The Optimizing Pharmaceutical Research Resource Allocation (OPRRA) Software was created by Oxford Professor John C. Gittins and his research team, including his final student, Dr. Anne Marie. The aim of OPRRA is to assist pharmaceutical companies in taking decisions on rates of resource allocation during the discovery, or pre-clinical, phase of pharmaceutical research so as to improve profitability.
Discovery is very different from clinical trials, on which there is a huge literature. Two of the important differences are that it mainly involves chemists and biologists rather than clinicians, and that there are fewer regulatory constraints on how it is conducted. OPRRA focuses on this relatively unstructured area. It is used as an aid to inform the periodic meetings at which pre-clinical research projects are selected and prioritized.
OPRRA is based on a stochastic optimization model. For each project the inputs are estimates, possibly in the form of probability distributions, for
the success probabilities, costs and durations of the various stages of pre-clinical and clinical research,
the net present value of a new drug when it emerges from clinical trials,
the likelihood of pre-emptive discoveries by competitors, and their likely impact on the value of any new drug, and
the relationship between the duration of a research stage and the level of effort allocated to it.
Estimates are also required for the company’s weighted average cost of capital and for the annual cost of employing a senior scientist.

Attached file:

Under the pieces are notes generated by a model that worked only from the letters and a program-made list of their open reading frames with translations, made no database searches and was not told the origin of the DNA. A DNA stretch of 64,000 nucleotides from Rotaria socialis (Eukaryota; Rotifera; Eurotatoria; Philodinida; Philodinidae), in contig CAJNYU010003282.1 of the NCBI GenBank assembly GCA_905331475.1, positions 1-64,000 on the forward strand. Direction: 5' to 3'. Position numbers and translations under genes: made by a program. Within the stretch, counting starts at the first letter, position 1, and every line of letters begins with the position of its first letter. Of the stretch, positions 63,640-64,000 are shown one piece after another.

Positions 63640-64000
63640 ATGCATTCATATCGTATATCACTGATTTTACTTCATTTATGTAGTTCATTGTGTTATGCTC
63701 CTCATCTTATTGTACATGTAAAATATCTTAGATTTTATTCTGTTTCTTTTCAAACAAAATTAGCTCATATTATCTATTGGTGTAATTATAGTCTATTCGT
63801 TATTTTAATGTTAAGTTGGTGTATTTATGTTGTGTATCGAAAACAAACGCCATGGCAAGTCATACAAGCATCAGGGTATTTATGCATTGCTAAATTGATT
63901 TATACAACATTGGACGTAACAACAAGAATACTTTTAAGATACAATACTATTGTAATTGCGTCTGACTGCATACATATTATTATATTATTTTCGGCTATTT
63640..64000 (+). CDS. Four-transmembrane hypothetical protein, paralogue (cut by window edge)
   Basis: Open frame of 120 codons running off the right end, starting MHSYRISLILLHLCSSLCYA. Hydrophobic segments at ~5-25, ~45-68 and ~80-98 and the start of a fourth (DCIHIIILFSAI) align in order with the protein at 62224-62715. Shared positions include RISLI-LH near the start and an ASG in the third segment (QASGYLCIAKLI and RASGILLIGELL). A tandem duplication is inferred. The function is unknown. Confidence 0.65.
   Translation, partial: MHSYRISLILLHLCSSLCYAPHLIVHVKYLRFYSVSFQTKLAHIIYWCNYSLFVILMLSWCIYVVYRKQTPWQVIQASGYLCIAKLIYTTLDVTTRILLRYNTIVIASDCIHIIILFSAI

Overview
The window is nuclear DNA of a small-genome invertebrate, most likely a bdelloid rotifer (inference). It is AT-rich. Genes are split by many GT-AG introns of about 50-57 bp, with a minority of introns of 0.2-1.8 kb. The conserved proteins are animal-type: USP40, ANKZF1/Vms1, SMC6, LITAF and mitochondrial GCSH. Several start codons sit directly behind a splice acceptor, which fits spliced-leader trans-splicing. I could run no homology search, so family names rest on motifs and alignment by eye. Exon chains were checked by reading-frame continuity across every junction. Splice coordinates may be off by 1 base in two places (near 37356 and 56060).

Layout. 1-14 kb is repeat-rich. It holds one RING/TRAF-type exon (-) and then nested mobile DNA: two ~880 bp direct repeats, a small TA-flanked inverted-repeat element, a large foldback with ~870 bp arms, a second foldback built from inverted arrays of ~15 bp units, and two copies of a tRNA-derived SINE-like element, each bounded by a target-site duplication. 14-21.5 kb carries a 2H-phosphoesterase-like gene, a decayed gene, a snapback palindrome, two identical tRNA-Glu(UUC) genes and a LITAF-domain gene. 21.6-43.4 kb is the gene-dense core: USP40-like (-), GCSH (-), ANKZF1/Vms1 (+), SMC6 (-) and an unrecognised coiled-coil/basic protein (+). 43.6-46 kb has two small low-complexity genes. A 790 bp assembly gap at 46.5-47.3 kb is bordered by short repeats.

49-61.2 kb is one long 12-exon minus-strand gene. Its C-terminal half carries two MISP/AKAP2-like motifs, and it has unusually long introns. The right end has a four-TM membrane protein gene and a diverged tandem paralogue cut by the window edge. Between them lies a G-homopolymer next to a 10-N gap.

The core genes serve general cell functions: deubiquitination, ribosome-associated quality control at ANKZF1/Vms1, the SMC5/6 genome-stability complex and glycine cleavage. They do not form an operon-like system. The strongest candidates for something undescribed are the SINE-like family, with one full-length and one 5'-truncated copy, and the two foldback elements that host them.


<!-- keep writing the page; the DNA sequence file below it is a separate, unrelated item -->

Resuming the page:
Given these inputs OPRRA will calculate
the most profitable effort allocations for the successive pre-clinical stages of each project,
the sensitivity of profitability to variations in model parameters and in allocations,
the probability distributions of profitability, both for individual projects and for a portfolio of projects, for any given allocation plan, and
projections of the future effort allocations required to implement an allocation plan.
So OPRRA is a tool which enables a planner to explore the consequences of different possible allocation plans in terms of their overall effort requirements, their profitability, and their varying degrees of risk. Of course a model can only ever be an imperfect representation of reality, so apparently good allocations derived from OPRRA can only be suggestive. However, some movement of the resource allocation plan in the direction suggested by OPRRA deserves serious consideration, especially when the apparent scope for increased profitability is high, as is often the case.
Effort allocations are assumed to be reduced to a one-dimensional scale. They should be aggregated over the different types of expenditure concerned. There is no modelling aimed at determining the appropriate mix of chemists and biologists or of in-sourcing and out-sourcing. The assumption is that for any rate of effort allocation these splits will be made in an appropriate way. The unit of resource on this scale may be expressed in any convenient way, for example as a rate of expenditure of $100,000 per annum, or as one scientist or senior scientist together with a normal share of support staff and overhead costs. One possibility would be to use an in-house scientist as the unit, scaling this up for those of star quality, and translating outsourcing expenditure into these terms by dividing the annual cost by the inclusive annual cost of an in-house scientist.
OPRRA is written in C++ and uses the Visual Studio environment.
Demos of OPRRA, as well as case studies using the OPRRA product, can be furnished upon request. Contact us to get a free demo.